In the sixty-second issue of The Sandman, Rose Walker visits the home in England where Unity Kincaid once slept for years, and my god, this is strange. Intrigued? Then it’s time for Mark to read The Sandman.
I’m not quite sure how Rose Walker’s story fits in with the larger narrative yet, but I don’t really need it to. There are so many intriguing themes overlapping in this volume, and while it’s a bit of a mess at times, the complex story is working for me. At this point, I do feel like there are forty different story lines all running at the same time, but thematically, they all relate to each other. It’s helps me to not only keep track of what’s going on, but it gives The Kindly Ones a nice sense of symmetry. At the heart of this volume are a set of women trying to find their place in the world. It’s almost like this is a companion story arc to A Game of You in this sense, except these characters are motivated by the jarring experience that comes with mortality. Hippolyta’s son is dead; Rose must visit the home of her dead grandmother; the three elderly women in this issue are all approaching the end of their lives; Carla dies because of her pursuit of the truth.
I admit that I initially thought that the three women that Rose speaks with in the middle of “Part Six” were the actual Furies. Instead, I think they’re meant to represent the same idea. The story Magda tells illuminated that theme to me. Time and time again, Gaiman has refused to place the blame on the horrible events in this series on the women. (Generally speaking, of course.) If anything, he makes it clear that it is the men who fuck things up, and we’re given stories about how women cope, how they achieve peace, how they seek revenge, and how their lives are constantly shaped by the actions of the men around them. He often chooses to center entire narratives around them in lieu of using his main protagonist, and I simply don’t see that. It’s fascinating to me because now I see that Charlene’s complaints at the end of Worlds’ End have been addressed repeatedly throughout the series itself. There are more stories told about women in The Sandman than there are men.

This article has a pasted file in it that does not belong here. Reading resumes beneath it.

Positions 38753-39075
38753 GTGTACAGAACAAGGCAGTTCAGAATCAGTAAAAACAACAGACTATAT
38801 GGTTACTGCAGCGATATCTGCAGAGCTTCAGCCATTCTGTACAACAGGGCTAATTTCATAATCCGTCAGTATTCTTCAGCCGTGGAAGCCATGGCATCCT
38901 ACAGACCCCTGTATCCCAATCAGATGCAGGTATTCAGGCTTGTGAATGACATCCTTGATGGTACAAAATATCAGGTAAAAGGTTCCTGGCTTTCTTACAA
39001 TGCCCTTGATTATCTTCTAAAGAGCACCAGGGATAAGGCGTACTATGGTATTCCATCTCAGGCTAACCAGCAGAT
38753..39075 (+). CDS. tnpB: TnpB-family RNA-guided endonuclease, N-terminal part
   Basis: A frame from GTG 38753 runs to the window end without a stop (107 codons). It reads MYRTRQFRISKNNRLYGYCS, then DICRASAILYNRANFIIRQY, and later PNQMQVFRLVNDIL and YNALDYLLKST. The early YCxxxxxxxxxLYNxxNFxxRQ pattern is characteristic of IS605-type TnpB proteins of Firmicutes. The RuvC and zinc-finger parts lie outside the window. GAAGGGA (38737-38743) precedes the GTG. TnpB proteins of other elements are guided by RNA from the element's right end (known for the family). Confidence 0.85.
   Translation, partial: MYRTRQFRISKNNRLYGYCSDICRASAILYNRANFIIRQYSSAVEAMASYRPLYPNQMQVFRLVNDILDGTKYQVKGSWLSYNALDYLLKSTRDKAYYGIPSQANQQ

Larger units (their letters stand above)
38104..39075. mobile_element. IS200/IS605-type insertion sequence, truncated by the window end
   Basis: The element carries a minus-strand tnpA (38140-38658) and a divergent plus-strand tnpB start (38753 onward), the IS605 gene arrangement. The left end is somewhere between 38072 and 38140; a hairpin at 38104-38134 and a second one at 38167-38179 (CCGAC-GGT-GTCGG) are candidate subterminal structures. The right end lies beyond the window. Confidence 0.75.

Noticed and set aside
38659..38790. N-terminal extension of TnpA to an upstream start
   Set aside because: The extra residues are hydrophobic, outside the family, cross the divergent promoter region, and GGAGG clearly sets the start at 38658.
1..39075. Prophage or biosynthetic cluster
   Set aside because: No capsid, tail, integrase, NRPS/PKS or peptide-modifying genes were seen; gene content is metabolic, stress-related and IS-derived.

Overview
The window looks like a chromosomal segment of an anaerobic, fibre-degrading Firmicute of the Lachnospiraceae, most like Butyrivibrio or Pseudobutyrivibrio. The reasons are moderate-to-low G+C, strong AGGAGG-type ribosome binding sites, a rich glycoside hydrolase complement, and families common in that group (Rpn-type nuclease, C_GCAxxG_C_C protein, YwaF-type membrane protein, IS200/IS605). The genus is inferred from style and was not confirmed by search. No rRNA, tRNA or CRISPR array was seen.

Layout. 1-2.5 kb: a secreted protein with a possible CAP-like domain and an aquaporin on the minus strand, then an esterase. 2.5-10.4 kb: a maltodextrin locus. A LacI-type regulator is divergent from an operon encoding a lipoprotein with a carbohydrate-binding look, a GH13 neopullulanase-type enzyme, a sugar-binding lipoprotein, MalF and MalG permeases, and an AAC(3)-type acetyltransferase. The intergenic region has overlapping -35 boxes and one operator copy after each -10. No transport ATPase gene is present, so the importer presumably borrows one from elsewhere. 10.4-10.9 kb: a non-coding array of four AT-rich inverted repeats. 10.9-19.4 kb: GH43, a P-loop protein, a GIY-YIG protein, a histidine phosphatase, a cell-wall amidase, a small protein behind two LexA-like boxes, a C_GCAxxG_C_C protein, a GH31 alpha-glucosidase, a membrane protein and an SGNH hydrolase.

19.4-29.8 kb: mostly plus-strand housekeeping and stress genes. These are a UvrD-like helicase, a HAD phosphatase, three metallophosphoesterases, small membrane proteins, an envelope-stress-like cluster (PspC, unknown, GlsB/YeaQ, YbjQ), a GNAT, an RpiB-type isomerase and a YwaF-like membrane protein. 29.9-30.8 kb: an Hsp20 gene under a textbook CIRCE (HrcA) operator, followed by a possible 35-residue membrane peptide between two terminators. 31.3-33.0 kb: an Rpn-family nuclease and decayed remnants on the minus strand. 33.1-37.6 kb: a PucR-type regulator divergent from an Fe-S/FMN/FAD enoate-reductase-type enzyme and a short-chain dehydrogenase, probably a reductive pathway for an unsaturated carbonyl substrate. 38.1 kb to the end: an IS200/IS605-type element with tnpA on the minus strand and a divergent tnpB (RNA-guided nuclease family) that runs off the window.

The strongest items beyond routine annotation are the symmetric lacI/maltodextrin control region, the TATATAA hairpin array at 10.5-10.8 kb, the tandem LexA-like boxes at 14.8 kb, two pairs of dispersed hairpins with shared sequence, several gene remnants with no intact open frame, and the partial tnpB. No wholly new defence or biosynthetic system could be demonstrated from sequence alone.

So it’s easy for me to see the parallel between Hippolyta and the unnamed wife in Magda’s story. Both believe that they’ve been wronged by men in their life, and they get revenge in response. It’s interesting to me that Rose is the one told this story, not Hippolyta, and it’s ultimately why I discarded the theory that the three women here were the Furies. Rose’s story isn’t about revenge. She’s looking for peace. To be fair, I do think Hippolyta is looking for peace as well, but she’s doing it in a completely different way.
Also, I must praise the brilliant line illustration for the story Magda tells. GOD, IT IS SO GREAT.
This issue also ends on a strange note. It’s revealed that the nursing home’s owner, Paul, has watched over his lover for nearly five years. He’s been asleep since the very day Unity Kincaid woke up. What the fuck? Why? How is that even possible? Did I forget who these characters were? Either way, I can’t see what this has to do with the story at all. Will Alex wake up now that Rose gave over Unity’s ring? I’m lost. help.
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